VSP1CLN on 2008: blogs.technet.com/.../where-is-vsp1cln-on-windows-2008.aspx
Disk provisioning: blogs.technet.com/.../general-guidance-on-disk-provisioning-for-winsxs-growth.aspx
So, tell me what I am supposed to do now?
I have 80 GIG boot drive, and the WinSxS folder is consuming 30 gigs of this space.
I have 3 gigs left.
The full Win7 comes on a DVD so I don’t really believe it takes 30 GIG to store a backup of the OS, but even if it did, how can I relocate the Winsxs folder to an old useless drive?
Besides, your backups are useless, when the machien crashes I restore fropm my drive backup which, thanks to this Winsxs, consumes 30gig*5 backups of data, not to mention the extra backup time.
So what is the recommendation? Do you want me to take 2 days off of work to backup data, flatten the machine, build a new OS, when schedule to do this next quarter when you fill up my harddrive again?
Seriously, what am I supposed to do?
Write me at rwgreene999 at hotmail and tell me what you planned for full harddrives.
one day you will do something right...
Hi, at a Time where Windows Server should be installable on a 20 GB Harddisk, i s pretty worse that WINSXS-Folder could not easy be moved to another Partition. WIN7 is a mess, not everybody has more than 10 - 20 GB Harddisks!!!! Server 2008 exists on HP DL 360 with 20 GB Systempartition and 10 GB Programpartition! Some of the older ones only have 18,2 GB HD`s!!!!!!!
Time to change OS: my new UBUNTU Server and Client are installable on my HD`s without having Terabyte HD`s!!!!!!!!!!! THey can be installed on a 8GB Systempartition and 10 GB Datapartition.
Microsoft should learn to have new OS`es with older HD`s.
With best Regards
The question is... why is there no way to remove unnecessary pieces from this store?
I have an Intel machine -why in this nstal would I ever (EVER!) need amd files? It's 32-bit W7 - can I delete any 64-bit files if they are in there. If I have 1 language (or 2, say, real English and English - American) why can't I delete Cantonese and Ukrainian and Tagalog and Hindu and... Does this mean that as we progress to IE9 and IE10 and IE-Google (the number, not the competent software company, that is...) we will be keeping every prior install for no particular reason and I asume odds ar we will not be able to regress to those versions ayway...
Some items are simply not necessary; they should be deletable. I like the idea of using WUpdate for a retreival repository of last resort. If a new install NEEDS a missing file, then roll back the install and keep running as before.
@Linux Guy: That will never happen. Windows will always be bloated and need terabytes of HD space and RAM, while you can install - and run smoothly - linux on as little as 256kb of RAM. Linux has respect for the user in the sense that it doesn't use more space than nessesary, but still is faster than windows, and more reliable. Well, AND more secure, of course.
@Microsoft. Any update on this? it's a complete nightmare. Currently this makes windows server a terrible choice for vitualised servers.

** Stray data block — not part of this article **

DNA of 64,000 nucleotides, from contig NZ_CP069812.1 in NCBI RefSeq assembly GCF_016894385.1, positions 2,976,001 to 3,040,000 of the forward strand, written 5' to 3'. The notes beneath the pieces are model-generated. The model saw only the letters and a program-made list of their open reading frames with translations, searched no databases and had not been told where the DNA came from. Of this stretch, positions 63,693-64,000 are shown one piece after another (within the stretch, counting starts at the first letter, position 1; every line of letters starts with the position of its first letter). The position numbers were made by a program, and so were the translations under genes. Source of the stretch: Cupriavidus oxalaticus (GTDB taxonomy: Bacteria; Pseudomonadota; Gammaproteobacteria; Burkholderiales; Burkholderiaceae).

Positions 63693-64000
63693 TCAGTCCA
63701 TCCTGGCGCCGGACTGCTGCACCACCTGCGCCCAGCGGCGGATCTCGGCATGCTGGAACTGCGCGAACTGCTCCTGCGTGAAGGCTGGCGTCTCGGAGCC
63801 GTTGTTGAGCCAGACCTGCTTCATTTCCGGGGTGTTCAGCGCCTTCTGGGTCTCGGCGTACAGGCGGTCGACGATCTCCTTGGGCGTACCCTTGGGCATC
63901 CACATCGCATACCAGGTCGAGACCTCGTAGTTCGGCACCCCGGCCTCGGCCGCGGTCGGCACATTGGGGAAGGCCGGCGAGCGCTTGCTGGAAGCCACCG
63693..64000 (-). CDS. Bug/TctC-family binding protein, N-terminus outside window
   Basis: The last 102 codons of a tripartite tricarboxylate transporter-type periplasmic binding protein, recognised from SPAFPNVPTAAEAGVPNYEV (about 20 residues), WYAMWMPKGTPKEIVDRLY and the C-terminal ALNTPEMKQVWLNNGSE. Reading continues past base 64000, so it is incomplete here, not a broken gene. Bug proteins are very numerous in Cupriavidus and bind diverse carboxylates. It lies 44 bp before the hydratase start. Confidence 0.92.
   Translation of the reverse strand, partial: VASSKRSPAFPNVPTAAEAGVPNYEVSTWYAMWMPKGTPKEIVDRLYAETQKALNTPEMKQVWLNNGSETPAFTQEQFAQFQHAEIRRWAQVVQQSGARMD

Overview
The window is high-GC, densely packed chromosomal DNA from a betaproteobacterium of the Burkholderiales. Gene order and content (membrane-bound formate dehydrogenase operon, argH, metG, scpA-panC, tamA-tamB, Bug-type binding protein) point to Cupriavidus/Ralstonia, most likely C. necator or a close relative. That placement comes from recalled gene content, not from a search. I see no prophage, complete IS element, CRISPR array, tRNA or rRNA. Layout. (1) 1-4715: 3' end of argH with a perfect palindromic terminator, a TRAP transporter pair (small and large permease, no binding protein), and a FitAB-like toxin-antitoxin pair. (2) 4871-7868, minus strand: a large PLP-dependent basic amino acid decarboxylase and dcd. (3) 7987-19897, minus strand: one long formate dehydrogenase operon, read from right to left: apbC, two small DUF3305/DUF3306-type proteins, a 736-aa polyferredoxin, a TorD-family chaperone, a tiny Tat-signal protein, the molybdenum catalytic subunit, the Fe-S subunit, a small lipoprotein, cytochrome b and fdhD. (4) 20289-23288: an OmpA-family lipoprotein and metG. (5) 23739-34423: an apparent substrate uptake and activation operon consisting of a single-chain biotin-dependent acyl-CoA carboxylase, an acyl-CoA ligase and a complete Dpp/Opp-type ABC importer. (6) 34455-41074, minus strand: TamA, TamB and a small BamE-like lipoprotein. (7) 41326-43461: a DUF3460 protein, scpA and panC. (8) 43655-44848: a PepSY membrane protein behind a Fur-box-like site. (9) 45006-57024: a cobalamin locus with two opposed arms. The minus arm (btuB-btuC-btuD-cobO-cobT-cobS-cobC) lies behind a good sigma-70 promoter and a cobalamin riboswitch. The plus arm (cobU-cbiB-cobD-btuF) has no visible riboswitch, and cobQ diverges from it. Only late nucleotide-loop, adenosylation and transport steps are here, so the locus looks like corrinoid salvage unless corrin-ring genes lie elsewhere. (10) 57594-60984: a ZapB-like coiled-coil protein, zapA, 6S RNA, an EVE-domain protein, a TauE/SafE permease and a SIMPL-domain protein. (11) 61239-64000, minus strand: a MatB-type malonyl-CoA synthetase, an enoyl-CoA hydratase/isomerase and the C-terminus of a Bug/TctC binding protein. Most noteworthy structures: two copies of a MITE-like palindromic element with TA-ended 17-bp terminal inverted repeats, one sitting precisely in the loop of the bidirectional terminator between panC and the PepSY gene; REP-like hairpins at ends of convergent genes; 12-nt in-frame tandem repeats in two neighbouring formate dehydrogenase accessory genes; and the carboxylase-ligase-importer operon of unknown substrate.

@Martin If you don't have harddrives larger than 20 gb your server/laptops/desktops are probably outdated and can hardly handle the OS. I might be wrong but 20 gb is almost too small for even XP.
Seeing as how Vista claimed it needed around 30 gigs, I put it on a 50 gig partition thinking it would have plenty of space. I am now down to 1.5 gigs. My computer is not outdated, but I didn't expect Windows would grow and grow to almost double its original size.
"Your computer is probably outdated."
Idiot. I use an SSD as my boot drive and spinning disk for my data. My fresh Win7 Pro install had me with 6GB free. A day later, I'm down to 500MB.
The only reason I still have to boot into Window is DRM (Netflix and iTunes). It's just infuriating.
I have to agree that this logic doesn't seem to make much sense, particularly in a virtualized data center environment. If we create 200 VM's running 2008, each with 80 GB C:\ drives booting from SAN, then a VERY large percentage of each VM spinning on expensive disks is just wasted with redundant data.
It would see that creating one "component network share" and having all instances point back to just 1 location would be a much better idea. If you can virtualize all components in the OS to spot on the drive..Why not virtualize all servers to just 1 share? New SP comes out, just add those components to the component share.
This does make for a very compelling case to NOT upgrade your data centers to 2008.
Forget about windows, change to Linux or Mac. Bill Gates and Devils made enough Money.
Ok Jeff, you wrote the article are you gonig to answer any of the questions or not? Can an intel user get rid of the amd files? Like others I have used a SSD drive for speed, but had to keep down to 60Gigs for price. I tried to do a reinstall from my downloaded win7. It said I needed to have 16,480 free so I did what I had to do to make that happen, but then the install placed 12 gigs of files on my drive and says I need to free up again. I can't find the files from box1 so I can delete tham and do it again.
Words cannot express what a horrible engineering choice the current winsxs situation is. Were it a one-off "whups" kind of thing it'd be forgivable, but unfortunately Microsoft has such a long history of making choices just as bad if not worse where technology is concerned that I am not even surprised any more.
Which is really too bad. I had high hopes for the current generation of post-Vista Windowses.